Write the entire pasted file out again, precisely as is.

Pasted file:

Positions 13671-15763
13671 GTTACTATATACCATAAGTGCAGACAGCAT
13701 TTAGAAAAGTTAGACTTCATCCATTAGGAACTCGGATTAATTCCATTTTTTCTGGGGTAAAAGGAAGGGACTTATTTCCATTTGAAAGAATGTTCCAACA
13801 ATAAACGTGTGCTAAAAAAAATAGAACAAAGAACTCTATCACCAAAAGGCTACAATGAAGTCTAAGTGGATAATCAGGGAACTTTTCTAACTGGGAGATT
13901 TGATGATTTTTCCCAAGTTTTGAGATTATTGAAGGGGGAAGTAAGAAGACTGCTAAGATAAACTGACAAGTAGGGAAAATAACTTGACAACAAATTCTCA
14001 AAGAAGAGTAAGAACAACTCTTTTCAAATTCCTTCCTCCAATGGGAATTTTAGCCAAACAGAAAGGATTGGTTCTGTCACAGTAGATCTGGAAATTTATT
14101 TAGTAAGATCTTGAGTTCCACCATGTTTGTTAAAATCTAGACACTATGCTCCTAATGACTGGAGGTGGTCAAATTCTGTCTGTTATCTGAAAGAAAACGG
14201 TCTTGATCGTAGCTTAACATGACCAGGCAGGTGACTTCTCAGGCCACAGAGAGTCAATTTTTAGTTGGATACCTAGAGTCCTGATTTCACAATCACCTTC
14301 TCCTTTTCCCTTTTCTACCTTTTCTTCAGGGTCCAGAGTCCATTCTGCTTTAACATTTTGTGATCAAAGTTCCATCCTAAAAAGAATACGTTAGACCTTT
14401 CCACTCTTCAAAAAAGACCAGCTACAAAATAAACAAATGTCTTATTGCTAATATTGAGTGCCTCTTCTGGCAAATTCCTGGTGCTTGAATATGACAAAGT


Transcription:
Positions 13671-15763
13671 GTTACTATATACCATAAGTGCAGACAGCAT
13701 TTAGAAAAGTTAGACTTCATCCATTAGGAACTCGGATTAATTCCATTTTTTCTGGGGTAAAAGGAAGGGACTTATTTCCATTTGAAAGAATGTTCCAACA
13801 ATAAACGTGTGCTAAAAAAAATAGAACAAAGAACTCTATCACCAAAAGGCTACAATGAAGTCTAAGTGGATAATCAGGGAACTTTTCTAACTGGGAGATT
13901 TGATGATTTTTCCCAAGTTTTGAGATTATTGAAGGGGGAAGTAAGAAGACTGCTAAGATAAACTGACAAGTAGGGAAAATAACTTGACAACAAATTCTCA
14001 AAGAAGAGTAAGAACAACTCTTTTCAAATTCCTTCCTCCAATGGGAATTTTAGCCAAACAGAAAGGATTGGTTCTGTCACAGTAGATCTGGAAATTTATT
14101 TAGTAAGATCTTGAGTTCCACCATGTTTGTTAAAATCTAGACACTATGCTCCTAATGACTGGAGGTGGTCAAATTCTGTCTGTTATCTGAAAGAAAACGG
14201 TCTTGATCGTAGCTTAACATGACCAGGCAGGTGACTTCTCAGGCCACAGAGAGTCAATTTTTAGTTGGATACCTAGAGTCCTGATTTCACAATCACCTTC
14301 TCCTTTTCCCTTTTCTACCTTTTCTTCAGGGTCCAGAGTCCATTCTGCTTTAACATTTTGTGATCAAAGTTCCATCCTAAAAAGAATACGTTAGACCTTT
14401 CCACTCTTCAAAAAAGACCAGCTACAAAATAAACAAATGTCTTATTGCTAATATTGAGTGCCTCTTCTGGCAAATTCCTGGTGCTTGAATATGACAAAGT